On The Money Grain Commentary 8-15-13

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Corn Outlook:

USDA caught traders off guard on Monday when they lowered their yield projection on corn to 154.4 bpa from 156.5 bpa in July.  Some expected it to be raised.  This put production at 13.7 BB with 2013 ending stocks of 1.837 BB.  A record crop of 13.1 BB was set in 2009.  Going into the report the trend following funds were sporting a record short position of 940 MB which precipitated Monday’s gains.  Additional support came Thursday from FSA preventative planting acres reported at 3.4 million.  Meanwhile, the crop ratings were unchanged at 64 percent in good-to-excellent condition and compares to the five-year average of 59 percent.  This infers the USDA may raise their yield estimate in September.  The crop lags in development with Iowa, Minnesota, and Nebraska being the most vulnerable to an early frost.  Export inspections were 14.7 MB.

December corn bottomed at 445.75 on Tuesday ending the decline from the high made in July at 528.25.  This met a target mentioned in last week’s comments.  There is a chance that the sell-off from 571 is over as well, but the fundamentals are not supportive of this scenario.  Prices rebounded to 475.5 on Thursday and may work slightly higher.  However, the recovery should end by August 20th.  If there is a close beyond 490, a more supportive pattern may unfold in which prices could rise to 508.  Otherwise, the trend is down with the potential for the decline continuing to 420 or 412.  A more bearish pattern points to 393.  In this event, an important low is unlikely to develop until September 23rd or September 30th.  Next week, the odds are 90 percent that December futures will be lower.

Bean Outlook:

     Soybean futures surged on Monday from the USDA lowering their yield estimate to 42.6 bpa from 44.5 bpa last month.  Production is forecast at 3.255 BB with 2013-14 ending stocks of 220 MB.  This is the third biggest crop trailing 2010 and 2009.  While domestic stocks-to-usage remain in the lower third of the twenty-year range, world stocks-to-usage are in the upper third at 26.8 percent.  This suggests that unless a shortfall develops in South America this winter or an early frost occurs in the Midwest reducing yields, supplies are abundant.  Prices scored additional gains on Thursday from the FSA reporting preventive planting acres at 1.6 million.  In other developments, the ratings were unchanged at 64 percent in good-to-excellent condition and compares to the five-year average of 58 percent.  Like corn, the crop lags in development with Iowa, Minnesota and Wisconsin most vulnerable to an early frost.  However, unless one occurs, the chances are the USDA will raise their yield estimate as the ratings have been steady since mid July.  Export inspections were lethargic at 3.4 MB with China taking a token shipment.  Last week, the trend following funds sold 160 MB putting them short a modest 5 MB.

      November soybeans took a one day breather in the rally from 1162.5 on Wednesday and fell to 1213.  Prices turned up and surged to 1269 Thursday.   Additional resistance is expected at 1276 with 1290 probably the extreme.  As it stands now, the wave pattern shows that we could stay in a trading range until August 26th or as late as September 6th.  This would fit the bill as there are concerns of dry weather in the central Corn Belt and anxiety of and an early frost.  In addition, there is a seasonal tendency for prices to peak in early September.  Meanwhile, the longer-term pattern shows the market is at risk for falling below 1162.5 to 1100 or 1040 and, maybe, 950.  In this event, a major low may not occur until September 27th, October 4th, and it could be as late as October 23rd.  For now, a rally beyond 1333 is needed to break the long-term downtrend.  Next week, the odds are 70 percent that November soybeans will be higher.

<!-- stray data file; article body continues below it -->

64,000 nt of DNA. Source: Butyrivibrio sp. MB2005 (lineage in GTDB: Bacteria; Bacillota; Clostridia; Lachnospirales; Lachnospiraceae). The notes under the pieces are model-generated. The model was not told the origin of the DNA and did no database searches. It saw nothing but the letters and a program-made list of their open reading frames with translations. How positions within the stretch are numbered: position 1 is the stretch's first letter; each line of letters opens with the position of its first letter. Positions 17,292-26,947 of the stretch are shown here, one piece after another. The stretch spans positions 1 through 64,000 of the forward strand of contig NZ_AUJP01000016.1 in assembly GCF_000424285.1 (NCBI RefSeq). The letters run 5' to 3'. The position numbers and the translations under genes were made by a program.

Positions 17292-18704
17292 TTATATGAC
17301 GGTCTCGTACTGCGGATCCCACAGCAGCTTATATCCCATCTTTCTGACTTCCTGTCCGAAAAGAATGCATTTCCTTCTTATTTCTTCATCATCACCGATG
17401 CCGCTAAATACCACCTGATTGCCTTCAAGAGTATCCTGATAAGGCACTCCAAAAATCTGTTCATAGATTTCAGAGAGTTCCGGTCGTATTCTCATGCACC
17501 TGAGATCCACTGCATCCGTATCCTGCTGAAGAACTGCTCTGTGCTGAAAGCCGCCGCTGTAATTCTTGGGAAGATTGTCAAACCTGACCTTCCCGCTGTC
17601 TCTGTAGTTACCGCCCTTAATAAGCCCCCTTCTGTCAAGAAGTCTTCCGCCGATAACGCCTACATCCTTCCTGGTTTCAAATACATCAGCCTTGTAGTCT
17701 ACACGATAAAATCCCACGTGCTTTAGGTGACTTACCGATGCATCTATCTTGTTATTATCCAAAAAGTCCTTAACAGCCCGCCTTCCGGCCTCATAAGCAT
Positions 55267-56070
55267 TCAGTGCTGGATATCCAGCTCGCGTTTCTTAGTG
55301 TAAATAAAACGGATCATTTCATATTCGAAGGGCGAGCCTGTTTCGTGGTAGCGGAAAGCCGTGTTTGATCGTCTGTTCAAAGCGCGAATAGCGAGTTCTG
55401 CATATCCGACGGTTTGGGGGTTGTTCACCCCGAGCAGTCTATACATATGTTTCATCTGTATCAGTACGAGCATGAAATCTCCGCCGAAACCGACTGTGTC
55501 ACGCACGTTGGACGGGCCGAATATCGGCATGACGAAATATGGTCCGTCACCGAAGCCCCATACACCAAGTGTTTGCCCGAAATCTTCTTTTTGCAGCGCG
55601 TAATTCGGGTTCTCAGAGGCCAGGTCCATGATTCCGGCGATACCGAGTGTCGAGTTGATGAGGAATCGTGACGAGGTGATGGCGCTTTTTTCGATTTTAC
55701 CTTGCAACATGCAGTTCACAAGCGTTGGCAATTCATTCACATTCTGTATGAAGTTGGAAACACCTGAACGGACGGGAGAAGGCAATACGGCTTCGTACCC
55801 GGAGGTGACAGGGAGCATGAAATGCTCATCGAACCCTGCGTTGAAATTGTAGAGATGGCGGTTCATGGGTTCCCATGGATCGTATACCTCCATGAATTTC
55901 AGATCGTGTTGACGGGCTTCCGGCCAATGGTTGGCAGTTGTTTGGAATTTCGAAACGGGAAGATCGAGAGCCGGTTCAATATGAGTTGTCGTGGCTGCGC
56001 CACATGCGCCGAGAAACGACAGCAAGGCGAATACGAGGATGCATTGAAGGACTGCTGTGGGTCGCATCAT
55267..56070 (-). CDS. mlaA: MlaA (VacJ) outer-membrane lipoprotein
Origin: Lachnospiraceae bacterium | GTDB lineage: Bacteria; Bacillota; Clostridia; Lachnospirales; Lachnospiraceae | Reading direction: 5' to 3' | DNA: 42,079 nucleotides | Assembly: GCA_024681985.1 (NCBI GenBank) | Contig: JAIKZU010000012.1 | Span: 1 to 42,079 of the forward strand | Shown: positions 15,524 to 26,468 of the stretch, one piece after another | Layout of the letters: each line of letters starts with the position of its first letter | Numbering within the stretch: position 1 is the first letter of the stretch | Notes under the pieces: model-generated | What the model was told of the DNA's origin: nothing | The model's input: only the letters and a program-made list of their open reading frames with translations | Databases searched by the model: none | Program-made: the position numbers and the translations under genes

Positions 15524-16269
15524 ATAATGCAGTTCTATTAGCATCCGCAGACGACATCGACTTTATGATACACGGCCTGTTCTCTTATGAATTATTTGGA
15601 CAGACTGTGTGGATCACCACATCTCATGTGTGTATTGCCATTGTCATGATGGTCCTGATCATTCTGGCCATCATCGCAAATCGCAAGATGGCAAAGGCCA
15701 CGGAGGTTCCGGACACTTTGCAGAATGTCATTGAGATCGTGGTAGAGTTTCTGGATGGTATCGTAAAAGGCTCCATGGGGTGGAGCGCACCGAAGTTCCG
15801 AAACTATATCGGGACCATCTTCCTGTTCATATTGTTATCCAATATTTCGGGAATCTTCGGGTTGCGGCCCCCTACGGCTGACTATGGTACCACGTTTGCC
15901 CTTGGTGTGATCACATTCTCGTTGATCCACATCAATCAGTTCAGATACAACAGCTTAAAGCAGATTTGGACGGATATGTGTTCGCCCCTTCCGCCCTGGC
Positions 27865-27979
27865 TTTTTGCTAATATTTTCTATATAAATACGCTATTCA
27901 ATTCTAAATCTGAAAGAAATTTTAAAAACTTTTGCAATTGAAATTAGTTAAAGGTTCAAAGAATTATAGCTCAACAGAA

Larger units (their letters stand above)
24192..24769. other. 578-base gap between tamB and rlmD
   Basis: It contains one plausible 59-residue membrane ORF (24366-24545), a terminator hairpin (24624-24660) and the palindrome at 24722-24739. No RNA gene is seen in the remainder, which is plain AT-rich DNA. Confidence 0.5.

Wheat Outlook:

Wheat managed to muster support from the USDA reducing their 2013-14 ending stocks estimate to 551 MB.  Exports are promising with inspections last week at 23.7 MB.  At the current pace, shipments will be 1.220 BB compared to USDA’s projection of 1.100 BB.  Meanwhile, a note of caution is warranted about becoming too optimistic as there has been a decline in the pace of shipments during the past three weeks.  In other developments, spring wheat harvest has begun and is 6 percent complete compared to the average of 24 percent.  Last week, the funds increased their short position 10 MB to 385 MB.  Although the fundamentals may be improving for wheat, it will likely take its direction from corn.

December wheat bottomed on Wednesday at 635.5 which is likely a short-term low.  This was near a target mentioned in previous comments at 630.  Resistance is expected on a bounce near 658-663.  Be aware that divergence is showing on the momentum indicators which is friendly.  However, unless there is a close beyond 679.75 setting a higher high, the trend is down with the potential of falling to 623 or 603.  In this event, a important bottom could occur on August 23rd or September 6th.  Next week, the odds are 70 percent that December wheat will be higher.

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Comments and suggestions are provided for information purposes only. Information contained herein is obtained from sources believed to be reliable but not guaranteed to its accuracy or completeness. Readers using the information contained herein are responsible for their own actions. No presentations can be made that recommendations will be profitable or that they will not result in losses. This information is neither an offer to sell nor solicitation to buy of the commodity futures mentioned herein. The writer may be trading in the commodities mentioned.